Saturday, October 12, 2013

On The River Clyde

After playing on Hollywood Curling ice for the past 5 years, I finally had enough of the s-curves, 17-second ice, and fucking A sheet. So, I packed up the wife and moved to Scotland. I figured, if the closest dedicated is 2,000 miles away, what's another 4,000?

So now, we're based in Glasgow, curling in malls and on farms. Oh, and I'm doing a bit of learning at Hogwarts, too.

It's been about a month and I've notice a few key differences:

No one uses a broom bag around here. I'm used to all sorts of bags around the club, especially the custom ones my pal Cindy makes. But nope, the closes I've seen is a cover that's shaped like a broom. Perhaps it's because all the cars are small, or people ride the bus? At least for those reasons I found it's easier to not use one myself.

Signals and terms are different. Sure, I know the word "barrier" means "board" or "bumper" weight, but holding your arm horizontally across your chest? To me that's t-line, a draw. But here it's barrier. There's also holding your broom up horizontally and sliding it through your hand. My team never used that back home, but I understood it to mean t-line to others. Maybe I was wrong, because they use that to signal a guard. You know what else works? Tapping where you want the guard to go. Also, the needless over gestures of calling for a draw, by placing the broom vertical in the spot, and tapping the top. Works just as easy by tapping the spot a couple times and then lining up the broom. It's no wonder I've yet to play 8 ends in a game. I've also played with one guy who just put the broom down, and I had no idea what he wanted to do.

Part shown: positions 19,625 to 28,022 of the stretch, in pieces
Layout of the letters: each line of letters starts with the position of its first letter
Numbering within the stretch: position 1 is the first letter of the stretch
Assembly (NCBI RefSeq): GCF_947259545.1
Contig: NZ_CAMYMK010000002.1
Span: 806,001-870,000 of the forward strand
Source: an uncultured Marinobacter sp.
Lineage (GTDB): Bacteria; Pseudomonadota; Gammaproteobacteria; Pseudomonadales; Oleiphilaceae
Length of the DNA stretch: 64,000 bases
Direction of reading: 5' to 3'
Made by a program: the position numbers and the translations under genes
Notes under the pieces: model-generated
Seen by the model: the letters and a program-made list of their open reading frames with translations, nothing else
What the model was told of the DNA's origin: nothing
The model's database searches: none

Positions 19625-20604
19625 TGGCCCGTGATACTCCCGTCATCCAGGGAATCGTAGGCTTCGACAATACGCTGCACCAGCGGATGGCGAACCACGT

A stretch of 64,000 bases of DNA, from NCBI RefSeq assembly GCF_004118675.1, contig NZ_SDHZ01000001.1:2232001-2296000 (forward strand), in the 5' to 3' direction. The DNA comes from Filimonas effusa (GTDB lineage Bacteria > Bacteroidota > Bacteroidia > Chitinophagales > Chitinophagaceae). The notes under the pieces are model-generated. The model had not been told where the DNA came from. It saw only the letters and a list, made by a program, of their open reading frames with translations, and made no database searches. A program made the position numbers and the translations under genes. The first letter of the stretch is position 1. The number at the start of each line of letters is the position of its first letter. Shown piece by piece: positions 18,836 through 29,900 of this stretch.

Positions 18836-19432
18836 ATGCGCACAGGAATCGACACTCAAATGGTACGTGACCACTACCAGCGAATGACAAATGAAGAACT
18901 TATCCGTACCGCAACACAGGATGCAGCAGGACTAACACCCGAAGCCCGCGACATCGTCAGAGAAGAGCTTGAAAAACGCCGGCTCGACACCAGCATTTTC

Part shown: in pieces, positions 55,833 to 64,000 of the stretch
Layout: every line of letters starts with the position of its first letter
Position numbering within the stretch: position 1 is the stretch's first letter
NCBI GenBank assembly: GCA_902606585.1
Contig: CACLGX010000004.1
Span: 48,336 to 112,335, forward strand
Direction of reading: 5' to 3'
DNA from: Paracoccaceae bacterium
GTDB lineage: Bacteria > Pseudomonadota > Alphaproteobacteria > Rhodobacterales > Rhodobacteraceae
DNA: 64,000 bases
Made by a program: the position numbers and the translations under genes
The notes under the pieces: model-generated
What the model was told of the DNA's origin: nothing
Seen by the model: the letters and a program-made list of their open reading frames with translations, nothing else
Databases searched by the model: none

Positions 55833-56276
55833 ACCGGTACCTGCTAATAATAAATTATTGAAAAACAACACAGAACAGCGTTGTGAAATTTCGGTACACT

I won a trophy, 6 days in.
Speaking of running out of time, they ring a bell, like a school bell, 15 minutes before the end of the game. It's on a timer and goes off no matter what. I had a thought we could do that with the hockey buzzer back home, but figured it might be too loud and distracting, especially if someone is in mid delivery. Now, I see it can be done, because that bell can be quite loud. But here's the kicker, that bell means that this is the last end. So, if it's the skips is getting ready to throw the hammer stone and the bell rings, that's the last rock of the game! Back home, any kind of warning usually means finish this end and play one more, typically at the 20 minute mark.

Most clubs have their own sweaters. Not that different from back home, except that everyone will wear them to club days. So you can spot the clubs on the ice by the sheets in all red, green, blue, or whatever. It's kind of interesting.

Example of club sweaters. The Canadian Curling Club at Greenacres.
That leads to the biggest thing, club structure. I guess it becomes a thing when you've got clubs that have been around for 100 years. They'll hop from facility to facility over the years. What happens is you have an eight sheet rink like Braehead and you've got 22 clubs or something like that playing there. They'll pay money to the rink, and operate their club, next to another club a sheet over. This in itself isn't that crazy, I think of it like a club having a Tuesday night men's league, or Wednesday night open league. However, when I hear clubs lamenting over getting new members, it's totally insane.

The rink hosts try curling sessions frequently for free. The thing is they don't know where to put these people who want to play. Some of these folks end up in the "Virtual Curling Club" (think beginner league), where they can stay for up to three years before finding another club. How exactly does one find another club? Some clubs are men only and many have average ages in the 60s. It just seems so disjointed. Though, good luck convincing another group to fold into another. That there is a universal truth.

Anyhow, I'll get used to it all and have some good curling along the way.


  1. We do the hockey buzzer thing at Dakota CC in MN, with finish the end and play one. It works fine.

    1. I should add that it can be distracting but the scoreboard timer counts down to it so everyone knows if it's about to hit.

    2. That's a good point. If everyone can see the clock counting down, they'll be better prepared for the buzzer.

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